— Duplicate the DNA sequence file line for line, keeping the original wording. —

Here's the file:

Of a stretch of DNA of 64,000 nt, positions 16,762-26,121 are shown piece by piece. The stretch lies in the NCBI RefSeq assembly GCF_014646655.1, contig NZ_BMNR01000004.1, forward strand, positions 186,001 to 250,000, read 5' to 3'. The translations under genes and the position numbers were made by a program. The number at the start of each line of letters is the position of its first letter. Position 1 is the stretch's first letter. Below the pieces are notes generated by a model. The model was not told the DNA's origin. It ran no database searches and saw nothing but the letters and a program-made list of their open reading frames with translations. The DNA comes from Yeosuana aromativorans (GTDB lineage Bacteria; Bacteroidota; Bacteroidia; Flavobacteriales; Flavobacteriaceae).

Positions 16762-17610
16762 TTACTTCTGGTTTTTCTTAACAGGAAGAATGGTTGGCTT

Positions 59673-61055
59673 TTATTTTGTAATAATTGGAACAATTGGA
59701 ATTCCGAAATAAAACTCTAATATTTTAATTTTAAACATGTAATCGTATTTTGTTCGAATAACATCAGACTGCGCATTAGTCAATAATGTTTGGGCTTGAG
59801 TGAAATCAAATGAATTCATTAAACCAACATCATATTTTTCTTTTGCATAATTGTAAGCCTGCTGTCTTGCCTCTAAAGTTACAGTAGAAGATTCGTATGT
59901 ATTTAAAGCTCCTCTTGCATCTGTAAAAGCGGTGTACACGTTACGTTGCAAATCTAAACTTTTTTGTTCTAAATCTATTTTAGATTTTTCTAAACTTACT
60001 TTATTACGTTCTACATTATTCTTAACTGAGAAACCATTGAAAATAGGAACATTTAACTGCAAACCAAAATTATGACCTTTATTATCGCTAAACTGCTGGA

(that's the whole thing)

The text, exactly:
Of a stretch of DNA of 64,000 nt, positions 16,762-26,121 are shown piece by piece. The stretch lies in the NCBI RefSeq assembly GCF_014646655.1, contig NZ_BMNR01000004.1, forward strand, positions 186,001 to 250,000, read 5' to 3'. The translations under genes and the position numbers were made by a program. The number at the start of each line of letters is the position of its first letter. Position 1 is the stretch's first letter. Below the pieces are notes generated by a model. The model was not told the DNA's origin. It ran no database searches and saw nothing but the letters and a program-made list of their open reading frames with translations. The DNA comes from Yeosuana aromativorans (GTDB lineage Bacteria; Bacteroidota; Bacteroidia; Flavobacteriales; Flavobacteriaceae).

Positions 16762-17610
16762 TTACTTCTGGTTTTTCTTAACAGGAAGAATGGTTGGCTT

Positions 59673-61055
59673 TTATTTTGTAATAATTGGAACAATTGGA
59701 ATTCCGAAATAAAACTCTAATATTTTAATTTTAAACATGTAATCGTATTTTGTTCGAATAACATCAGACTGCGCATTAGTCAATAATGTTTGGGCTTGAG
59801 TGAAATCAAATGAATTCATTAAACCAACATCATATTTTTCTTTTGCATAATTGTAAGCCTGCTGTCTTGCCTCTAAAGTTACAGTAGAAGATTCGTATGT
59901 ATTTAAAGCTCCTCTTGCATCTGTAAAAGCGGTGTACACGTTACGTTGCAAATCTAAACTTTTTTGTTCTAAATCTATTTTAGATTTTTCTAAACTTACT
60001 TTATTACGTTCTACATTATTCTTAACTGAGAAACCATTGAAAATAGGAACATTTAACTGCAAACCAAAATTATGACCTTTATTATCGCTAAACTGCTGGA